Clemency Burton-Hill on life following her brain haemorrhage and stroke

In a recent podcast with Elizabeth Day, musician, author and broadcaster Clemmie talks about the challenges after an AVM rupture in January 2020.

Ambulance, violin, book, headphones

Published on: 11/01/22

A podcast sharing Clemency Burton-Hill’s experience following a brain haemorrhage and stroke is available to listen to on the How to Fail with Elizabeth Day website*.

Introducing her podcast, broadcaster Elizabeth Day explained: “Clemmie suffered a brain haemorrhage and a massive stroke. She underwent emergency surgery and spent 17 days in a coma. When she regained consciousness, it was to a radically different reality. Clemmie had to relearn how to walk, talk and write. She had to re-learn how to be.”

Clemmie ‘defied every single medical expectation made of her’, and less than two years since her AVM rupture, has just published a new book Another year of wonder

The weekly podcast covers an interviewee’s ‘failures’ and 'celebrates the things that haven’t gone right'. In the one-hour podcast, Clemmie talks through emotional and physical challenges post-injury.

For Clemmie, one minute life was as usual, planning future work and personal projects – the next she came round in hospital and ‘could not form a word and could not move’.

Challenges have included regaining language and learning how to rest. Clemmie finds the latter particularly difficult as someone who had always been on the go.

Exploring this common challenge after a brain injury, Clemmie described 'rest' as 'learning an entirely new skill' and said she can get angry at not being able to rest.

She explained that pre-injury she thought sleep was ‘a massive waste of time’ but said to Elizabeth: "Now I have to rest all the time. It’s so difficult to me.

"My doctors have said so many times the only way I can recover a bit more from this major brain injury is to rest and sleep. So there is no choice.”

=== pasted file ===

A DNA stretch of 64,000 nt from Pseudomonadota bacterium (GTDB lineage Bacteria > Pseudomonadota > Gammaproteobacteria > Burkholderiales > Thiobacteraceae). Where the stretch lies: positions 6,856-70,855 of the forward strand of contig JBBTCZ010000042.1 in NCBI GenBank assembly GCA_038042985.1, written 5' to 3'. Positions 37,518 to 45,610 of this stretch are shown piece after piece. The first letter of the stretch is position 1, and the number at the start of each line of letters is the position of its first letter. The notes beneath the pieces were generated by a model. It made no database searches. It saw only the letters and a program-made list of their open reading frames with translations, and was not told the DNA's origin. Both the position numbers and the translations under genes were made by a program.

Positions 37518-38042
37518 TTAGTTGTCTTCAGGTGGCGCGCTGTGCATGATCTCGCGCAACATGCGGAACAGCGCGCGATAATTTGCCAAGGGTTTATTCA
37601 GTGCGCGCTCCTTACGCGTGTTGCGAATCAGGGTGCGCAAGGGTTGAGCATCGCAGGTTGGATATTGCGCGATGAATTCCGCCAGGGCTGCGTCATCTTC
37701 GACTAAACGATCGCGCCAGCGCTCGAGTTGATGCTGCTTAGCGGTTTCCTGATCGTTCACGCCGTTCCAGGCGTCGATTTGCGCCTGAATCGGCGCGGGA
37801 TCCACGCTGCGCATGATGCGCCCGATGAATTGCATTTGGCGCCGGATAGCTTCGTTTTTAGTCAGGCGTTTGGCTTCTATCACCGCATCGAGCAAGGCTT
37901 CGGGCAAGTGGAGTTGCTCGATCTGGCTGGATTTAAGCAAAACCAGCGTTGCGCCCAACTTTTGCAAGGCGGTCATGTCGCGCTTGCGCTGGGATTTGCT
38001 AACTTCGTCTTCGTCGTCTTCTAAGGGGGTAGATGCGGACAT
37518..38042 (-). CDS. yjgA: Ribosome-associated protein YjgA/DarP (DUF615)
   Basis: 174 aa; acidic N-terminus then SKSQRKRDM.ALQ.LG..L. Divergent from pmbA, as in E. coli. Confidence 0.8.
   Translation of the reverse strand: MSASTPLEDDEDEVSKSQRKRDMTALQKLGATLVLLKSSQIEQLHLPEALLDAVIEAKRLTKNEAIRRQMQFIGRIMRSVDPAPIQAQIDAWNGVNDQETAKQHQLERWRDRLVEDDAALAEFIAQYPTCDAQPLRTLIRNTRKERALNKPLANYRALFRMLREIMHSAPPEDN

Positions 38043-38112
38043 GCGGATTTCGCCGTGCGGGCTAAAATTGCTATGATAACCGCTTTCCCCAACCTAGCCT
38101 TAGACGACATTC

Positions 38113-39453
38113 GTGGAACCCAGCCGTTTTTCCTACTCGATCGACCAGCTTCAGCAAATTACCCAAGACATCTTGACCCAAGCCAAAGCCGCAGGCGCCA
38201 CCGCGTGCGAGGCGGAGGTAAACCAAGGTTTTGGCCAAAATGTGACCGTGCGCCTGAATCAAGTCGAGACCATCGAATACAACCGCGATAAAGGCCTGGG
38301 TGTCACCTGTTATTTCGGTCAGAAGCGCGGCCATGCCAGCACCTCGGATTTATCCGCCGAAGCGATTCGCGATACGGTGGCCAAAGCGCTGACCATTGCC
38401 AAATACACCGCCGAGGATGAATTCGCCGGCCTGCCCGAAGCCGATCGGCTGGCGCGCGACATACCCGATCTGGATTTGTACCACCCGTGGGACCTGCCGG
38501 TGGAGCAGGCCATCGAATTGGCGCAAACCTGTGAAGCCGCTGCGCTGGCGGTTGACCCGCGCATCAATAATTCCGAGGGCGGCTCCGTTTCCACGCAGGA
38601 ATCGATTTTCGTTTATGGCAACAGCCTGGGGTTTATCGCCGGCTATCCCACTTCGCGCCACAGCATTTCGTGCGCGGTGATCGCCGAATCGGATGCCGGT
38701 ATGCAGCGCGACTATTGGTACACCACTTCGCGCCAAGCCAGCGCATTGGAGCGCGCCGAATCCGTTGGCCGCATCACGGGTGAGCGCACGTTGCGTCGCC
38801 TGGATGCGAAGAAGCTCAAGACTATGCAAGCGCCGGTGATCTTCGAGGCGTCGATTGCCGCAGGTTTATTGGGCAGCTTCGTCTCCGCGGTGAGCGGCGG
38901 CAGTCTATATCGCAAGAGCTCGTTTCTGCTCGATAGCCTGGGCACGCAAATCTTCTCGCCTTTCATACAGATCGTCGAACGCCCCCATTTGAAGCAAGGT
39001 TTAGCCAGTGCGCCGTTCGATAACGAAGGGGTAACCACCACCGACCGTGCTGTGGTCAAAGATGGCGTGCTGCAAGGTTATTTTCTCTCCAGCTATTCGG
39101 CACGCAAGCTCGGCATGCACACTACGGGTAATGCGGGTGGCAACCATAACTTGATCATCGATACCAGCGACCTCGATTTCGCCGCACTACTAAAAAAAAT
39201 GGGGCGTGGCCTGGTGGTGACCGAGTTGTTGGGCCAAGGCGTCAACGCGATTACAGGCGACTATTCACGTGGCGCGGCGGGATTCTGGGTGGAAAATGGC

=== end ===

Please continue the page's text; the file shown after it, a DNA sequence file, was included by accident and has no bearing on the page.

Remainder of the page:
Clemmie also spoke about coming to terms with the fact the AVM had been in her brain her whole life – but how she feels so lucky she has lived life to the max and is very lucky to be here. 

“Nothing of this experience makes sense,” said Clemmie. “Every day I wake up and I’m like ‘what has happened?’ and it’s been two years and it doesn’t make sense to me.”

The key role music has played in Clemmie’s recovery is another focus – Clemmie sees it as the reason why she is alive, especially having been in hospital during lockdown when no visitors were allowed.

While there are areas where Clemmie does not know if she will get back to where she was before, for example as a violinist, interviewer Elizabeth conveys the drive, courage and strength Clemmie's shown through her recovery.

Clemmie stated: “In my very dark and silent days and months of my recovery I had this mantra ‘I choose life’.”

She concluded: “I feel like the luckiest person in the world.”

*Please note the podcast contains strong language (unsuitable for children and young people)

You can follow Clemency Burton-Hill on Instagram and Twitter, Elizabeth Day on Twitter and the How To Fail podcast on Twitter.

Articles on Clemency Burton-Hill’s recovery after brain injury were published in Vogue in October 2021 and The Times in January 2022.

 

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The Children's Trust Brain Injury Community Service provides specialist goal-orientated neurorehabilitation delivered in the child's environment. Our ultimate goal is to maximise the child's participation in everyday life.